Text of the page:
From Cyprus to Jerusalem: Newborn Baby with Heart Defect is Rushed to Hadassah

Monday, Apr 4 2016

Baby Vassilios Taufenos resting.

It took a daring team of Hadassah Medical Center experts to save the life of Vassilios Taufenos, a newborn from Cyprus, who was born with a serious heart defect. Hadassah was called in to help when no one else believed the infant had a chance to live.

Cypriot physicians, who had looked at Gabriella Taufenos’s ultrasound and identified the heart defect, had planned for a Caesarian section to deliver the baby, but two days before her scheduled date, Gabriella went into labor and baby Vassilios (Greek for basil) was delivered naturally.

The doctors tried to insert a shunt, but they were unsuccessful. The baby’s blood oxygen-level dropped to dangerous levels. To his parents’ despair, the end looked near. The hospital in Cyprus sought help from centers in Cyprus and abroad, but no one was willing to take a baby with such a low chance of survival.

A month earlier, Hadassah’s Dr. Ira Erlichman, a pediatric intensive care physician, had traveled to Cyprus to pick up another child with a less serious heart problem to take him to Hadassah. The coordinator phoned Dr. Erlichman to see if Hadassah would agree to take one-day-old Vassilios.

Dr. Erlichman was on military reserve duty, serving as an infantry unit’s physician.  He can’t always answer his phone when on duty, but the call came on a rare day off.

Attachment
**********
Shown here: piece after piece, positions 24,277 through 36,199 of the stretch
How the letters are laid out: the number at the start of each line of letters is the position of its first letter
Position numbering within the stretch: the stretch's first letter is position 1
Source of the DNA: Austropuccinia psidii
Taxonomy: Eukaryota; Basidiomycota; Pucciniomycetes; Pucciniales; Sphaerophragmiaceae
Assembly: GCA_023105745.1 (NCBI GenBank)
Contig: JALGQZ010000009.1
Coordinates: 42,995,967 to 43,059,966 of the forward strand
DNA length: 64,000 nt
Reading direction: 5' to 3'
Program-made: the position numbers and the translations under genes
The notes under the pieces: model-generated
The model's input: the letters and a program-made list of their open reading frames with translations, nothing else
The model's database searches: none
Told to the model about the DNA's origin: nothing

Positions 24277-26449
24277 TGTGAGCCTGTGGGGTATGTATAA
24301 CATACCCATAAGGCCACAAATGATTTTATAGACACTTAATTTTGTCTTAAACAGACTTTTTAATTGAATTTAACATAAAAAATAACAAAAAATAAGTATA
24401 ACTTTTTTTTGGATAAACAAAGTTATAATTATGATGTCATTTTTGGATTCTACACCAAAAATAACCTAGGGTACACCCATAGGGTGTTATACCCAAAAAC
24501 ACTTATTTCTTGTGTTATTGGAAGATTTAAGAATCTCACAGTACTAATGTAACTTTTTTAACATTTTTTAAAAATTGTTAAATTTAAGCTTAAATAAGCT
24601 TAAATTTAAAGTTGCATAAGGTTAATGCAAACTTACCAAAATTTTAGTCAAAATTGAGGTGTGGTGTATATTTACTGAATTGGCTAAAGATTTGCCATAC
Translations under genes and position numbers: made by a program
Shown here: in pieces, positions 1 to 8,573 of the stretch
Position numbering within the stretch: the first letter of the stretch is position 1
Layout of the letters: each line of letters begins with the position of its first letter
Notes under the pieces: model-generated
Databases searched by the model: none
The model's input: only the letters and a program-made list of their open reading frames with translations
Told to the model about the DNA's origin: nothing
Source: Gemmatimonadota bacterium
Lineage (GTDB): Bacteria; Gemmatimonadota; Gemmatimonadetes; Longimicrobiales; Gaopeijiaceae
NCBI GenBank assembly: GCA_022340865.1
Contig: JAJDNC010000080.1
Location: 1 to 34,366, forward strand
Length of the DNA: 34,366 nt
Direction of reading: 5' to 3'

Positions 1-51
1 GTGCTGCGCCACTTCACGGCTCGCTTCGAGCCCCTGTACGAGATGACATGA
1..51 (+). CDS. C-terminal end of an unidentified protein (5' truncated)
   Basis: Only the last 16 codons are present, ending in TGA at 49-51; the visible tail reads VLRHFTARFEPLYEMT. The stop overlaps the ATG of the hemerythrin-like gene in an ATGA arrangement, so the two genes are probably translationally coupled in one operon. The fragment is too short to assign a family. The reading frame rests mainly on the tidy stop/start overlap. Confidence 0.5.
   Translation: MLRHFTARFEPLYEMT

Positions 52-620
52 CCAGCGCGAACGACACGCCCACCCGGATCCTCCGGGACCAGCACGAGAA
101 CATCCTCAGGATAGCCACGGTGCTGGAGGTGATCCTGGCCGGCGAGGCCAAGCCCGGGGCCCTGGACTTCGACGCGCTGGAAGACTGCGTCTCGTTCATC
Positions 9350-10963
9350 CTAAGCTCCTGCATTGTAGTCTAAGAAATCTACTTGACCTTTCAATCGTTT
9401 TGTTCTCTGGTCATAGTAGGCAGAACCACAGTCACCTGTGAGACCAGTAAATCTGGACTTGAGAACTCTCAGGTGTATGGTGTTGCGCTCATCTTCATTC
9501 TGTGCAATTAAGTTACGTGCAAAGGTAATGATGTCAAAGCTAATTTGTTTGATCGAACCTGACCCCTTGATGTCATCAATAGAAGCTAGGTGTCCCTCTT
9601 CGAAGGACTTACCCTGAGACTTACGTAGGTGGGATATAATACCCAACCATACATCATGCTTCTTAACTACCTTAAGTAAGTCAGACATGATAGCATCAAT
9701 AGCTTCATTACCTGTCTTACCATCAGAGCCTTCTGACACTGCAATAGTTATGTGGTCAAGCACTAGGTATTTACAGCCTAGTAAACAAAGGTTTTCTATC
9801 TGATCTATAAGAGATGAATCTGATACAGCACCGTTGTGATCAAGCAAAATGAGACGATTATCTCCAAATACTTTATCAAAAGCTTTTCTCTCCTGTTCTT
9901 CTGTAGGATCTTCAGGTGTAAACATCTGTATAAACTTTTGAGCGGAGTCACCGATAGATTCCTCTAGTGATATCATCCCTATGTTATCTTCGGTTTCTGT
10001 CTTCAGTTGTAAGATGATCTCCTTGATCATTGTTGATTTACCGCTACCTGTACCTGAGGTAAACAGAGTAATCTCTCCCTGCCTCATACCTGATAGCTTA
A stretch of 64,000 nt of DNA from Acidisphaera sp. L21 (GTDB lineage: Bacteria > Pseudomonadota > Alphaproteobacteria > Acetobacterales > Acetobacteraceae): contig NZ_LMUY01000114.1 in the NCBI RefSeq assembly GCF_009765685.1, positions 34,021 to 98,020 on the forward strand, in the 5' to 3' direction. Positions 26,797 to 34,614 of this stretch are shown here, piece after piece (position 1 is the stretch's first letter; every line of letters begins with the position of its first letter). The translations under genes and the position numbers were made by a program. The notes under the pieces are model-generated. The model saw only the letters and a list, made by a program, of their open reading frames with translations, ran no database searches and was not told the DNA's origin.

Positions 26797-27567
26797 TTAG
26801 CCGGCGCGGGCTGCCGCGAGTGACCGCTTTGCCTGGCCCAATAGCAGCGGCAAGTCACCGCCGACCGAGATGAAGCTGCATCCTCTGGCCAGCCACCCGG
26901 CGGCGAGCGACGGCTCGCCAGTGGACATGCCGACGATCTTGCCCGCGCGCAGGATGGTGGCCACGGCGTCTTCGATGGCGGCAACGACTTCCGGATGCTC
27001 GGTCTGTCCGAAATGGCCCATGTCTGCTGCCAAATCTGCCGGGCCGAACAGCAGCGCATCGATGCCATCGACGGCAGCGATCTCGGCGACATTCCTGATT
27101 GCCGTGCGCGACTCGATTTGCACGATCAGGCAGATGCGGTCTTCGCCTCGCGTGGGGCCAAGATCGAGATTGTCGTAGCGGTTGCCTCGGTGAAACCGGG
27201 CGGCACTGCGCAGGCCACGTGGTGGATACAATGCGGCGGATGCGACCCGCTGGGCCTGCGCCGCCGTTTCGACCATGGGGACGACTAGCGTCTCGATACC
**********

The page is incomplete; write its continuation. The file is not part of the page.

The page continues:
“I called Prof. Eldad Erez, the pediatric cardiac surgeon,” said Dr. Erlichman. “He said the chances of success were very low, but our Prof. Erez is daring and brilliant, and he agreed to take baby Vassilios.”

Dr. Erlichman and Dr. Yulius Golander, a senior pediatric cardiologist, flew to Cyprus. “Had this child been born at Hadassah,” relates Dr. Erlichman, we would have operated immediately after birth. Even then, it would have been a tough surgery. Now we had to prepare him for a journey: to travel 40 minutes in a small ambulance, take a 50-minute flight to Israel, and then travel another 50 minutes in a second ambulance to Hadassah. We were anxious the whole time.”

Prof. Erez texted Dr. Erlichman to tell him he hadn’t found any cases in the literature where such a child could survive, but Hadassah’s specialists were determined to try to save him. “When we got to Hadassah Hospital-Ein Kerem,” Dr. Erlichman says, “the baby was rushed to the operating room. Prof. Erez was waiting.”

The condition the baby had is called transposition of the great arteries with intact ventricular septum, which means that the two main arteries leaving the heart are reversed and, therefore, the way blood usually circulates through the body is changed. The result is a shortage of oxygen in the blood that flows from the heart to the rest of the body. Sometimes a hole between the ventricles gives some relief, but Vassliios was born with the space between the ventricles intact, which worsened his chances of survival.

Despite the odds, the surgery was such a success that when rosy-cheeked Vassilios was 10 days old, he and his parents flew back to Cyprus “Thank you very much Israel,” said the happy Dad. “Thank you, Hadassah.”


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